Our Office of Information Technology offers free classes in a variety of, well, technologies. Today I attended an introduction to Photoshop, and the student teacher was really great. This was my project. All those layers and tools, oh my!

A little while ago I took one of their classes on the Flip Cam. You can see the resulting 10 years, 10 people videos on the blog I run for work. I’m not a professional videographer, but now I can put up a video quickly and confidently. And for our blog, that is good enough.

I think one of the best things about the OIT classes is that students teach these courses. It closes the circle…we teach them, they teach us. OIT has selected some very fine instructors and assistants, and the students seem to really enjoy sharing their expertise. Thanks OIT, I look forward to my next class.


3 Responses to “frankenphoto”

  1. February 25, 2011 at 5:07 am

    That looks like fun! I wish we had a program like that — there are lots of computing “short courses” available, but the few I’ve tried were taught by a *horrible* instructor, some outside consultant type who clearly didn’t really know anything, and was relying heavily on the manual. One class I just left at the first break, an act which I still find appalling — as a some-time instructor myself, I hate that I provided immediate “feedback” in that way. I wasn’t the only one who walked out of that class, and I was even *more* appalled to find that same instructor at the front of the room in the next class I tried. Never again!

  2. February 25, 2011 at 7:52 am

    I love that picture!

    Like S., I often wish I could take advantage of some of our OIT workshops. At the moment I’m in the process of trying to update the AFS folklore & education section’s annual (online) newsletter. I learned how to use Dreamweaver years ago, and that technology has moved so far beyond my rudimentary skills–I just feel daunted by the prospect of getting caught up (or even updated to oh, say, 2007 levels). I’m tempted to take one of the workshops offered on website creation, but as you both note, sometimes the instruction is so awful it’s not even worth it.

  3. February 25, 2011 at 10:18 am

    I remember learning Dreamweaver, gads that was a lifetime ago. I am still very glad to have gone to library school when HTML coding was still popular. Now you don’t need to know HTML to make web pages, but I’ll tell you I still rely a lot on my knowledge of basic HTML to fix problems. I also still rely a lot on my HTML For Dummies book.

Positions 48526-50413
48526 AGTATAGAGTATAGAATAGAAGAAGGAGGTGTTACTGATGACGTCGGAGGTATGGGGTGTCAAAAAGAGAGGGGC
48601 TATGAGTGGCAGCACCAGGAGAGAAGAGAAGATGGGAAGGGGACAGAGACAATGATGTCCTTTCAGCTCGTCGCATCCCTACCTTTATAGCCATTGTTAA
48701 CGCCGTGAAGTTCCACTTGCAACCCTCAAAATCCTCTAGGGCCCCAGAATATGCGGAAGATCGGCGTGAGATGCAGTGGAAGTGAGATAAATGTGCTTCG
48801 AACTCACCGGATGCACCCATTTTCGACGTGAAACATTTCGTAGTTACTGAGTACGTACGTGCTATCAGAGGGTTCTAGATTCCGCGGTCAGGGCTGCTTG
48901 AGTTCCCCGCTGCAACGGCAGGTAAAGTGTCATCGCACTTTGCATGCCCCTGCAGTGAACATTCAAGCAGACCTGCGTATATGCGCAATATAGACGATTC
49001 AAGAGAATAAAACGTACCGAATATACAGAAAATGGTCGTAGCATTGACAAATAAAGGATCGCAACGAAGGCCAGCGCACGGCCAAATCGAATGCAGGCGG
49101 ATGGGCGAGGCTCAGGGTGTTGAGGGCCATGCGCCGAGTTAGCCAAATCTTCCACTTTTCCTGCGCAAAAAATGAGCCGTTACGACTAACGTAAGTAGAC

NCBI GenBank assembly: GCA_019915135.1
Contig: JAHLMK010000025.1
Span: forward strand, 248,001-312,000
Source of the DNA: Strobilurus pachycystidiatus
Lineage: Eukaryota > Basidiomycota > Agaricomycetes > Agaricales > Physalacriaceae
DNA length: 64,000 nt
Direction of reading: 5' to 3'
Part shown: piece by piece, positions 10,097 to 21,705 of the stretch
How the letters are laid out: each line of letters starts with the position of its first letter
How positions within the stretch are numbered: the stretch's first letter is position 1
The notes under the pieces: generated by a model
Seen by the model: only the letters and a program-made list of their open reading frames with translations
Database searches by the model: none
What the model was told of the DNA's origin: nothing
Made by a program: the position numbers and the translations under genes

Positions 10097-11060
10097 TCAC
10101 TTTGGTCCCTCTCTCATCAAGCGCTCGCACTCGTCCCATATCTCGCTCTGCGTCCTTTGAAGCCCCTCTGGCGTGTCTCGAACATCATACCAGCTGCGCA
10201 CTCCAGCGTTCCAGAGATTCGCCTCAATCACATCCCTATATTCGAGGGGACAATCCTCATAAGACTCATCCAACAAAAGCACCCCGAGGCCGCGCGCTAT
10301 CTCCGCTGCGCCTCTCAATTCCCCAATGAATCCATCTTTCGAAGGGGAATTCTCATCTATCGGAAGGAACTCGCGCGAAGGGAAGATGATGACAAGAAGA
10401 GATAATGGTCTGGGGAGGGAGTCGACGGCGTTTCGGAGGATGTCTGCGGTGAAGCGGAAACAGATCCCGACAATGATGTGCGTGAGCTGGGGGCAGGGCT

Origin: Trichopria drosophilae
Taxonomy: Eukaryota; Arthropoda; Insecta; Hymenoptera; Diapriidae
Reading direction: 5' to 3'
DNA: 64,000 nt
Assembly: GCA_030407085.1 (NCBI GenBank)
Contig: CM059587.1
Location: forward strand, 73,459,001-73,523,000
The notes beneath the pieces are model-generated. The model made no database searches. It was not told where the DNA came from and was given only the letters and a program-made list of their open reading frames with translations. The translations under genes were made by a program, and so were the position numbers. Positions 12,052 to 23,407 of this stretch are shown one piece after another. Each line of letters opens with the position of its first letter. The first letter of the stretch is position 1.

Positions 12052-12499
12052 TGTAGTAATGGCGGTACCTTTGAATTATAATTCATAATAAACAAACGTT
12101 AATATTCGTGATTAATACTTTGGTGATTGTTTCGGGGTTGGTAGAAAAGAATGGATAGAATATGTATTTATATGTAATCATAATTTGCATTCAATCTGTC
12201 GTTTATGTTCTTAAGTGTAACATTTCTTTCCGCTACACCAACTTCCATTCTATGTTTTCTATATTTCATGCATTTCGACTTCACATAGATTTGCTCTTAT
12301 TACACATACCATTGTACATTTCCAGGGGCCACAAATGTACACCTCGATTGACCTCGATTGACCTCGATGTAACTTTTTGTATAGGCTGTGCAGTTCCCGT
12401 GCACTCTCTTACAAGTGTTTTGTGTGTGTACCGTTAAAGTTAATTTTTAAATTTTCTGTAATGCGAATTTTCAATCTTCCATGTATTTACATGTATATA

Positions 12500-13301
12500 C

I’ve had to learn Yahoo Pipes recently to create a function we wanted on one of my other blogs. I figured out enough on my own to get it to work most of the time, but now I’m thinking I need to learn MySQL or some such to get it to truly work. The thought of it makes me tired, but I do love learning new stuff like this and if pushed I’ll do it.

    OIT’s reliance on student teachers is good for everyone I think:

    A) The students learn how to instruct a variety of people, peers, instructors, librarians. Hopefully they get feedback so that they can hone their instruction skills.

    B) We get to learn from digital natives. I think it is good for all of us to realize that we are experts in our field, and often new technologies belong to the younger crowd.

    C) I get to learn from the student’s enthusiasm and how they manage to communicate to such a wide variety of learners. I suspect they have had a lot of practice teaching their parents this stuff. As a teacher myself I always learn from watching others teach (when they are good at it, and when they are bad at it).

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All images on Daily Devil are copyrighted by the author. See my About page for contact information if you would like to use/purchase an image. Thank you.
February 2011
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